On Monday, Schmidt filed a series of three open record requests with Hall’s office, and one with Malakoff ISD, regarding the large pile of concrete and construction rubble located on land owned by the county between The Lindy Mall and Spring Creek Mobile Home Park in Malakoff.

The rubble has been a source of concern for area business owners and residents. Schmidt represents Ray and Janet Brown, owners of The Lindy Mall. Opponents say the pile “poses a danger to the health, safety and welfare of the citizens of Henderson County” because of dangerous dust rising from the pile, the possibility of asbestos in the rubble, as well as the danger to children who might climb on the pile.

For his part, Hall admits there is a lot of rubble now at the site – most which came from the demolition of the old Malakoff Middle School auditorium – but says the material is safe and very valuable to taxpayers. He said it can be used for filling in washouts around culverts and can be ground up and made into road base. {{more}}

In May, Schmidt wrote to Henderson County Judge David Holstein and Commissioner’s Court complaining of the situation. Hall said he was looking for another piece of land to move the rubble, but that has yet to happen.

So Schmidt filed the open record requests.

“It is pretty sad that government can be so unresponsive that we have to resort to this,” he said.

In his requests, Schmidt asks Hall for:
– copies of any contracts, letter agreements, environmental impact studies, or any other written communication between Henderson County and Tyler Demolition regarding the transfer of the demolished Malakoff Middle School auditorium to county property;
– a copy of the bid received by the county to crush the concrete for road base;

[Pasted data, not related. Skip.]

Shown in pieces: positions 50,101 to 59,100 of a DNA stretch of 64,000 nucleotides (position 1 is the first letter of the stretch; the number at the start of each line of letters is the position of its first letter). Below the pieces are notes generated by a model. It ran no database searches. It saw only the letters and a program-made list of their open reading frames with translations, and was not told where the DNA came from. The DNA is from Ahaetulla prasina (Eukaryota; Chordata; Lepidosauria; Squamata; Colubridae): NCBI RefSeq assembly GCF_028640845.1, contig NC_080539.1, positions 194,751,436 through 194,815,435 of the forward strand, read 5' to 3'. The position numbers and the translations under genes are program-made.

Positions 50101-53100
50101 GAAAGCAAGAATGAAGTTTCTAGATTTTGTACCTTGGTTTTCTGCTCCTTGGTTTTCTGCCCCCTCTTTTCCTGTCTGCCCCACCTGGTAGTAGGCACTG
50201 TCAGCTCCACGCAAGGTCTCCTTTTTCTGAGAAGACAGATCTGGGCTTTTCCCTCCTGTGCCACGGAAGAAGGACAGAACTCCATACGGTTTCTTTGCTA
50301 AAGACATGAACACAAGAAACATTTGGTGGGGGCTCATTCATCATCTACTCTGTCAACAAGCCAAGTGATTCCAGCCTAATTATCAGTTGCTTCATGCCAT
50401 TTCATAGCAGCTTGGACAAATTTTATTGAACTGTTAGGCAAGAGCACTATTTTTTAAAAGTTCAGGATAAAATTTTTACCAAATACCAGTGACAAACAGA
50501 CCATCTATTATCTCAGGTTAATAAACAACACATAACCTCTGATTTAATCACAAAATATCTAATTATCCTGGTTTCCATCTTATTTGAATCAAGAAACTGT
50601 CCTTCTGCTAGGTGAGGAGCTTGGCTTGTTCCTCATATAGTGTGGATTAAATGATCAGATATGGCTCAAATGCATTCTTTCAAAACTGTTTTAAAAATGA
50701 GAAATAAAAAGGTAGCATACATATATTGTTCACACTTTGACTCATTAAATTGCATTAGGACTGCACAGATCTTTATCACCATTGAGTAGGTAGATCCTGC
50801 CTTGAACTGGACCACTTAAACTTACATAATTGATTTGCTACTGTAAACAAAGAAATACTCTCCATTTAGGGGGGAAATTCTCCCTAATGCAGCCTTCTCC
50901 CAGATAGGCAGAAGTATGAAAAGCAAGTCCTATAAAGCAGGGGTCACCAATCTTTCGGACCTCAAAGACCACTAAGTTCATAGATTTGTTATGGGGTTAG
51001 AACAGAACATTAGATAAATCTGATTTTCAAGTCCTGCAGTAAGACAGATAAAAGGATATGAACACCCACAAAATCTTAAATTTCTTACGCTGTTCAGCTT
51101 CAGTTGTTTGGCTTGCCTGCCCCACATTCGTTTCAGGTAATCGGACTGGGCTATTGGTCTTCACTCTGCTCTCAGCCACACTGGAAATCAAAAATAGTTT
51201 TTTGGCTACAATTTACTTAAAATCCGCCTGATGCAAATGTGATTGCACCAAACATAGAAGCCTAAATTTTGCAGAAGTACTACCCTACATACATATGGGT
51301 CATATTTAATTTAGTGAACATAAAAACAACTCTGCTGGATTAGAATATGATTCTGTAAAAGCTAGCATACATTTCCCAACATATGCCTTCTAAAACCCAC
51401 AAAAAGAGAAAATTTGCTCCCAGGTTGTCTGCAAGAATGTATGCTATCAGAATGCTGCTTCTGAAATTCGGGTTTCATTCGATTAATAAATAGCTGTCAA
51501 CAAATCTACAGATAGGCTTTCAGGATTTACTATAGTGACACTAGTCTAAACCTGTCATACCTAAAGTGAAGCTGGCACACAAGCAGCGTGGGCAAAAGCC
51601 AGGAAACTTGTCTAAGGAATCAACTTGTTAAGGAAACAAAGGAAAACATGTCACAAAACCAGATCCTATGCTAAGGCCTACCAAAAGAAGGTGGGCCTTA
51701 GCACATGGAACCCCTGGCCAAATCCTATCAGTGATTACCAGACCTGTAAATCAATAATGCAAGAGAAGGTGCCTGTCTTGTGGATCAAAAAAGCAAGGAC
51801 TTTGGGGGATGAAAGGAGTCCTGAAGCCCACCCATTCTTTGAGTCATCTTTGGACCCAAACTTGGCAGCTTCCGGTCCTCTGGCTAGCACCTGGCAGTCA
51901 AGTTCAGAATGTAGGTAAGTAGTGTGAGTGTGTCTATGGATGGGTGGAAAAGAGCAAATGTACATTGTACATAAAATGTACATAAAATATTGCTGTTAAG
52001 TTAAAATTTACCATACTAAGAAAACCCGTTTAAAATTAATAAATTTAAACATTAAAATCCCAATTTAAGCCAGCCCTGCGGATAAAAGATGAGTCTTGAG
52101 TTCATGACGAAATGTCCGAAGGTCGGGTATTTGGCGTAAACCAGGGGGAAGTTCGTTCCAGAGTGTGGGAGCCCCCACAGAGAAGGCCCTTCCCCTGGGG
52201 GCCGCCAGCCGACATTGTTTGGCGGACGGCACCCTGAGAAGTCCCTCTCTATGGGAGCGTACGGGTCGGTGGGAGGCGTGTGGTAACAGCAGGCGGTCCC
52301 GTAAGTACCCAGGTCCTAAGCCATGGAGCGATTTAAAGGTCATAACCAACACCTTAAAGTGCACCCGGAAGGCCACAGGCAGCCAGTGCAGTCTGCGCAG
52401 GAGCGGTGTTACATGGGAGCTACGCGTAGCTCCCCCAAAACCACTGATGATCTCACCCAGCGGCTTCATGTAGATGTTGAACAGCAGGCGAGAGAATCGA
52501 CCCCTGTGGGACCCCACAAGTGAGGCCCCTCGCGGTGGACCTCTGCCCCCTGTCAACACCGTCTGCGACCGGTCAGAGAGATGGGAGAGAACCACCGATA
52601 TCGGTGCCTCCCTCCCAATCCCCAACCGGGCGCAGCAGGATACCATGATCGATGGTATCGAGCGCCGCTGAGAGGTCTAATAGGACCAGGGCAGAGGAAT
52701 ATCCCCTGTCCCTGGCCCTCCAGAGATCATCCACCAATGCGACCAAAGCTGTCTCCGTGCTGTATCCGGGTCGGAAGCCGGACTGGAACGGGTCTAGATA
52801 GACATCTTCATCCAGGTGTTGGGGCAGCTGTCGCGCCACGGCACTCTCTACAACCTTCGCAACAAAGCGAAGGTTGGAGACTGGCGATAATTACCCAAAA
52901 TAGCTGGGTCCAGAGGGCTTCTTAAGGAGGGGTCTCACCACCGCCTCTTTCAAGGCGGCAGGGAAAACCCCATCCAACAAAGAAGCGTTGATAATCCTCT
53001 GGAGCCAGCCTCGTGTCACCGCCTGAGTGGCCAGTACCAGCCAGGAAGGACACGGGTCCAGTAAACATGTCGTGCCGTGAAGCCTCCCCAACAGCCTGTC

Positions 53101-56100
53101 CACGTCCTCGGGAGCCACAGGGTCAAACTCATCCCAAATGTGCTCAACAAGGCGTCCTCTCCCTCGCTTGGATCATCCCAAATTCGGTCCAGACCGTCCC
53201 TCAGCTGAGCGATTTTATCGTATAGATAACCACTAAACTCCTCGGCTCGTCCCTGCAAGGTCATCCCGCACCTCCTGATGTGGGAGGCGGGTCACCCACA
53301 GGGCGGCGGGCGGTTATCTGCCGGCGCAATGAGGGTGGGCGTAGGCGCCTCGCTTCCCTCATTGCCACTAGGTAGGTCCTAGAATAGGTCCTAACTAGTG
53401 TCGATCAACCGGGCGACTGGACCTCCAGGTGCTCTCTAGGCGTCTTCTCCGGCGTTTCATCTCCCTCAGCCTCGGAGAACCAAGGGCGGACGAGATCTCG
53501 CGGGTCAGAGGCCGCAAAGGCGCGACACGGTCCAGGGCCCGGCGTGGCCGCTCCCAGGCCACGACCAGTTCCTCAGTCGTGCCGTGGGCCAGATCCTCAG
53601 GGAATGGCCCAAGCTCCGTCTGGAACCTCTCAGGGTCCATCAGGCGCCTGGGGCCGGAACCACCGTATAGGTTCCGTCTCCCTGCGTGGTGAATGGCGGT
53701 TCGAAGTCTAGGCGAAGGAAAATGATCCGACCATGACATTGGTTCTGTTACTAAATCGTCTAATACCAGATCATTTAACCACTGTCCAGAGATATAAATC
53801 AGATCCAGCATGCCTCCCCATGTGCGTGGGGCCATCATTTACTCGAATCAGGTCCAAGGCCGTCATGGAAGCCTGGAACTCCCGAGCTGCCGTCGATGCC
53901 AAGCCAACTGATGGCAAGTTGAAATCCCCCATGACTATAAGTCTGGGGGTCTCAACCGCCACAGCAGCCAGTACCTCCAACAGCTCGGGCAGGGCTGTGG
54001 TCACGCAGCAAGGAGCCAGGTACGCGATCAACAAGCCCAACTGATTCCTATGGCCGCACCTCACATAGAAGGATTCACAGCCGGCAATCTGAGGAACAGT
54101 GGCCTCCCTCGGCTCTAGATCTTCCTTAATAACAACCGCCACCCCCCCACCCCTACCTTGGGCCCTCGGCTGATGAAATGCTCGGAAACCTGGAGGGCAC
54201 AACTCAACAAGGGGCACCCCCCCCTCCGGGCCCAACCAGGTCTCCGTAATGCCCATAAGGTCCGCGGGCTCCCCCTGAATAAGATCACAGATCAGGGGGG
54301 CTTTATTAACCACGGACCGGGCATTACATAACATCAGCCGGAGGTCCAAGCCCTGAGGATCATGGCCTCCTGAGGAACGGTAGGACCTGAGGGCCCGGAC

– copies of any bids on the proposed chain link fence to be erected around the large pile of rubble.

In his request to Malakoff ISD, Schmidt asked for:
– a copy of the district’s Asbestos Management Plan required by federal law;
– copies of any inspections or re-inspections of the recently demolished auditorium conducted in compliance with federal law;
– a copy of the most recent document assigning a “designated person” for contact regarding asbestos compliance.

“I’m trying to figure out how a 10,000 square-foot building that the school district paid taxpayer money to have demolished and hauled to a dump really ended up in a completely different place next to homes and a business on a handshake or phone call with a party who wasn’t involved in the original contract,” Schmidt said. “That is amazing to me.”

In May, MISD Superintendent Dr. John Spies said the agreement which sent the remnants the auditorium to the county site was between Hall and the contractor, but did not include the school district.

Schmidt said he is also trying to find out the value of the material to taxpayers.

Hall said he turned the open record requests over to County Attorney Clint Davis.

Hall said the county has identified 18 acres on County Road 1402 and is waiting for the title search and contract. If that goes through, he said the pile will be moved this winter.

“When we are not working on roads,” the commissioner said.
According to state freedom of information rules, if the requested material cannot be produced within 10 business days, the governmental entity will have to notify Schmidt in writing of a reasonable date and time when it will be available.

If the governmental agency believes the information can be withheld because of an exception to state law, it must request an Attorney General opinion stating which exceptions apply and notify Schmidt of the AG request by the 10th business day.

Jul

09

Posted by : admin | On : July 9, 2009

By Michael V. Hannigan

Malakoff ISD has spent nearly $2,500 in legal fees in connection with the Old Rock Building debate, according to documents obtained by The Malakoff News.